This AWTWNS news packet for the week of 5 October 2015 contains one article. It may be reproduced or used in any way, in whole or in part, as long as it is credited.
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Diesel engines, emissions fraud and the COP21 climate summit
5 October 2015 A World to Win News Service. Germany was supposed to be a world leader in reducing carbon dioxide and other harmful emissions, “a model for other industrialised nations.” (The New York Times, 2 October 2015) Then came the Volkswagen emissions scandal.
The car company, it turns out, made and sold at least 11 million vehicles that, although marketed as low emission vehicles, actually emitted far higher levels of pollutants than stated, with onboard software designed to fool government tests.
These particular pollutants are even more immediately dangerous than carbon dioxide. Nitrogen oxides and ozone harm the lungs, causing immediate damage and lowering people’s resistance to respiratory illnesses, as well as contributing to global warming. The exhaust spewed out of the tailpipes of these diesel engine cars can be as much as 40 times the legal limit for pollutants in the U.S., where the issue was brought to light by NGO researchers.
VW seems to have committed an almost unbelievably brazen act of fraud in this case, but there are two reasons why they did it.
First, they more or less had to. In 2008 it became clear to VW that their diesel engines could not meet U.S. emission standards – which may have been meant to restrict VW’s access to the U.S. market, just as some European Union food safety standards have been accused of being a way to keep out U.S. poultry and meat products, for instance. Even if it had been technically possible for VW to meet these standards, reducing toxic exhaust gases and particles would have made their products much less fuel efficient, and therefore much less attractive to buyers. VW had invested a lot to manufacture these engines. Now it risked a drastic cutback in market share rather than the marketing coup it needed.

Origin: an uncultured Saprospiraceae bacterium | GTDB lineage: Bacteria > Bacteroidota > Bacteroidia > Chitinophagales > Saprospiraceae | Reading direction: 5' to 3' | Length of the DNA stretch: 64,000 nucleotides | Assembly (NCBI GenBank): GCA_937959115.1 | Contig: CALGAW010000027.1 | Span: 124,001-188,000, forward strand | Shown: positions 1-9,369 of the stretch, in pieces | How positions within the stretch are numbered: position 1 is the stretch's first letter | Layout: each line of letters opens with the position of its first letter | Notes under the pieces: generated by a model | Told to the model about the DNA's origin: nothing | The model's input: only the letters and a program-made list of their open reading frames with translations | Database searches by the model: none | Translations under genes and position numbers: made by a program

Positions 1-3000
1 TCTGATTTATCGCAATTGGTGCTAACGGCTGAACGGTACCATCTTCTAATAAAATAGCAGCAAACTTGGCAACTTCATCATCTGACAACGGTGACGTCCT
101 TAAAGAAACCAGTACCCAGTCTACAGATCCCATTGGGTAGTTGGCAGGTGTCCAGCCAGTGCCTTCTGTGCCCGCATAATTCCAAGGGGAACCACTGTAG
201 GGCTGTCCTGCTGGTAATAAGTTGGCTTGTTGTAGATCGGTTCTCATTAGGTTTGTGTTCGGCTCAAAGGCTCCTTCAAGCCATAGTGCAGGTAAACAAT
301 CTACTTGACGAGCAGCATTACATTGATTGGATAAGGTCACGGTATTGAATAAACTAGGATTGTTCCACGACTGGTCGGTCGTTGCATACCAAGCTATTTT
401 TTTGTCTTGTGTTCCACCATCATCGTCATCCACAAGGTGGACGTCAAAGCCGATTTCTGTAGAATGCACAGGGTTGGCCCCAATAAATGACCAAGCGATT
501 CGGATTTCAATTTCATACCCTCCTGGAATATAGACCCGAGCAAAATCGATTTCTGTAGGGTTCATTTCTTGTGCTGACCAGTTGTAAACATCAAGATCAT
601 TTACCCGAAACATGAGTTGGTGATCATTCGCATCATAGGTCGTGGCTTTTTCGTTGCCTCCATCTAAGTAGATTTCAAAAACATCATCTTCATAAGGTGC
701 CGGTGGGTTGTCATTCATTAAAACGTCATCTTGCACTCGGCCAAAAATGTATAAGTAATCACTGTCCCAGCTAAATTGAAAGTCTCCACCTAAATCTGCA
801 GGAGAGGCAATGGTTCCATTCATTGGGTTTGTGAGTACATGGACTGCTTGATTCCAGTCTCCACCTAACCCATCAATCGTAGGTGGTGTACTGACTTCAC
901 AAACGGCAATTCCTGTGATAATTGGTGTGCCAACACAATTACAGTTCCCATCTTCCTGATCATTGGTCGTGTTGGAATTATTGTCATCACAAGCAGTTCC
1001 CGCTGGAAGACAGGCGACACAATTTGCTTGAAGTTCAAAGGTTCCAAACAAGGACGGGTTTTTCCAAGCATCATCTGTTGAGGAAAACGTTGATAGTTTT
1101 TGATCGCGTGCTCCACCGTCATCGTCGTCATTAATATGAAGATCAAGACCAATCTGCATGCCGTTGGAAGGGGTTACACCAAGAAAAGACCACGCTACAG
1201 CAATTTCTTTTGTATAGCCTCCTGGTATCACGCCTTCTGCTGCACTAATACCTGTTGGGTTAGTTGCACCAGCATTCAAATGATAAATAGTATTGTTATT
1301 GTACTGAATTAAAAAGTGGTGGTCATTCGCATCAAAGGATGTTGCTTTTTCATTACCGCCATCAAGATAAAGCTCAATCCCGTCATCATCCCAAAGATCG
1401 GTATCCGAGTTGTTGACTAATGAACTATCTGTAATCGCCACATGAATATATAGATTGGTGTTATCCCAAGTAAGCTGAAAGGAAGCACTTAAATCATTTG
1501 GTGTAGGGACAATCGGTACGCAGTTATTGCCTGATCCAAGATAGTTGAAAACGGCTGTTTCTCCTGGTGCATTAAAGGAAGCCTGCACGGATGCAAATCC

This posed a mortal danger to VW in its competition with its North American rivals. Its management may be fired for getting caught, but it’s unlikely that investors would have allowed them to survive a drastic loss on the company’s investment and the competitiveness its future depends on.
The second reason is that they thought they could get away with it.
That thinking was encouraged by a context of complacency with diesel emissions, especially in Western Europe, where diesel-equipped cars are very common. Some commentators have written about this as a question of European tastes, but that “taste” is a direct result of deliberate government policies.
Volkswagen is Germany’s biggest company and a major pillar of its export-oriented economy. It was founded as a government enterprise under the Nazis. Governments from the 1930s to today have always treated it in consequence of its importance for the overall functioning of monopoly capitalism in that country. Chancellor Angela Merkel, like her Social Democratic predecessor, sits on the board that sets company policies, as do regional officials, since 20 percent of VW stock is owned by Lower Saxony.
What lies behind this latest scam is not any particular German greed, but global competition between vehicle manufacturers, the nationally-based capital formations they are often central to, and the states that represent those interests. “I have no illusions,” said a long-time senior official in the German Federal Environmental Agency speaking about VW’s motives in this fraud. “It’s a war. If you don’t understand the positions of those you are fighting, you don’t have a chance.” (NYT, 2 October)
He knows that even the agency charged with protecting the environment has to take the competitiveness of German capital into account – in fact, it is obliged to accept those interests as the boundaries within which environmental protection measures could be taken.
Merkel, along with other EU leaders including UK Prime Minister David Cameron, succeeded in turning back already-agreed upon new European carbon dioxide emission standards in 2013. Her aim was to protect the German auto industry and E.On and RZE, the country’s leading energy companies.